"I think that we are meeting the needs of the community," says Lieutenant John Humphrey of Animal Control's patrol division. "And the city of San Diego will be increasing their funding for animal control services beginning in July. That will bring additional staff on board."
Humphrey admits that with only ten patrol officers in the Central Division, "we're very busy. But I would say our response times to high-priority calls has been really fairly good. Department wide we [average] under one hour, and probably in the central region closer to half an hour."
Yes, he says, cops often get there first. "First of all, Animal Control officers are not authorized to exceed the speed limit as [police] officers are. And there are several hundred more police officers on the payroll than Animal Control officers."
What happened to the idea of volunteers to liberate officers for the field? "We really don't have any patrol officers at a desk or in the shelter. That proposal was to increase our volunteers answering the phones. We made technical changes to our phone system and informational phone menu, which has improved the wait time on our phone."
Mid-City community-relations officer Misty Medina agrees progress has been made since August. "We've formed a very valuable partnership with Animal Control. We have a very good information exchange. I've even put on my running shoes, got my dog-catcher's noose, and done ride-alongs with them chasing dogs myself. They'll be coming to a supervisors' meeting this month to do an information exchange with all the supervisors. It's not as adversarial anymore. And when we call for them, response time is better."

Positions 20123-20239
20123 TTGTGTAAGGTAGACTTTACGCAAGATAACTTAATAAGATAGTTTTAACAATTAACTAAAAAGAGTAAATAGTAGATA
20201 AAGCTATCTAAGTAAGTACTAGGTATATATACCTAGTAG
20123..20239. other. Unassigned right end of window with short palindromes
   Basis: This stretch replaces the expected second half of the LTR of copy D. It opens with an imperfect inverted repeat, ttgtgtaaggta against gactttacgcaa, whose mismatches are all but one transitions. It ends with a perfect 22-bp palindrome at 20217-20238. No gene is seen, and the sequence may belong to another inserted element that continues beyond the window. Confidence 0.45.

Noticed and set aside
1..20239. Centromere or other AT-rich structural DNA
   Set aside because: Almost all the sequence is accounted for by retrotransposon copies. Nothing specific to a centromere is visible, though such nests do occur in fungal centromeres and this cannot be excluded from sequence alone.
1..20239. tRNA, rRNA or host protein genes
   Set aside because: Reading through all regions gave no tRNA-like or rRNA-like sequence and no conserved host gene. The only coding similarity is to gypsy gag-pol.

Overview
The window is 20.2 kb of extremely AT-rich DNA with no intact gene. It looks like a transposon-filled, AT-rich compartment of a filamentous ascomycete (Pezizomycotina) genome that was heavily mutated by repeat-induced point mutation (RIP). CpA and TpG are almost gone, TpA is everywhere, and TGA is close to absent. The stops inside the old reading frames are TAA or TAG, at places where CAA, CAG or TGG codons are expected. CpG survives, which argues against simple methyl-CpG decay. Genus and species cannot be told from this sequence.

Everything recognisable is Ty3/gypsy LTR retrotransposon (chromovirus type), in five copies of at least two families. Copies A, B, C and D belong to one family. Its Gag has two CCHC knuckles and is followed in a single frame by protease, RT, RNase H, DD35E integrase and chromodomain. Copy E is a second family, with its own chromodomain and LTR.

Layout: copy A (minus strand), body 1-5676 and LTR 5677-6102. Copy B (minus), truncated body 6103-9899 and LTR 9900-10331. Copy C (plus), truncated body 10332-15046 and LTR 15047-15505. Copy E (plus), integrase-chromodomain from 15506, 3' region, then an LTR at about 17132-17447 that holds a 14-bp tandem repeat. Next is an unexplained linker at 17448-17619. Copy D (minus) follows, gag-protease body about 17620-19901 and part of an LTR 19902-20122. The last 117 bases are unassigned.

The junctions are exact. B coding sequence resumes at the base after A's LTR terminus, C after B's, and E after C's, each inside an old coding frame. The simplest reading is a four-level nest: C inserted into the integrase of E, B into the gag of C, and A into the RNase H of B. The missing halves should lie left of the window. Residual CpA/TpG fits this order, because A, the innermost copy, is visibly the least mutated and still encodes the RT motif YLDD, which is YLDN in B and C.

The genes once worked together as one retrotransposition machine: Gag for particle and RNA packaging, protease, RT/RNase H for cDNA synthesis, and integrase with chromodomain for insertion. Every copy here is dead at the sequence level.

Medina says that last year's idea of training police officers to handle vicious dogs "died off." But the ride-along certainly helped her appreciate how dangerous the Animal Control officers' work can be.
Lieutenant Treece, a 25-year veteran of Animal Control, doesn't disagree. "[Pit bulls] are bred to have a high tolerance to pain and low fear," he says. "And they're tough! Bullets can bounce off their head. In one case a guy struck a pit bull with a crowbar and broke his own hand. The dog had a concussion but was up and going straightaway. That's selective breeding. That's what we're dealing with."
An unexpected test came at midnight, last Thursday, outside this writer's office. Suddenly, a wild possum is confronting a dog. One of them has minutes to live. What to do? Call Animal Control? Let's see, 236-4250.
"You have reached the San Diego County Department of Animal Control. Our offices are now closed. Shelters are open, Monday through Friday, 11:30 a.m. through 5:30 p.m. And Saturday and Sunday, 12 p.m. through 5:00 p.m. Our phone-center hours are Monday to Friday..."
After 45 seconds it does finally get to an emergency number. "To report life-threatening emergencies involving an animal occurring now, press 1." The recorded voice on "1" says call the sheriff at 565-5262. According to Humphrey, the sheriff will contact an Animal Control officer sleeping with his wagon at home, ready to roll any time.
But not tonight. The possum discovers a tree. The dog's owner comes out growling. The barking becomes a whimper.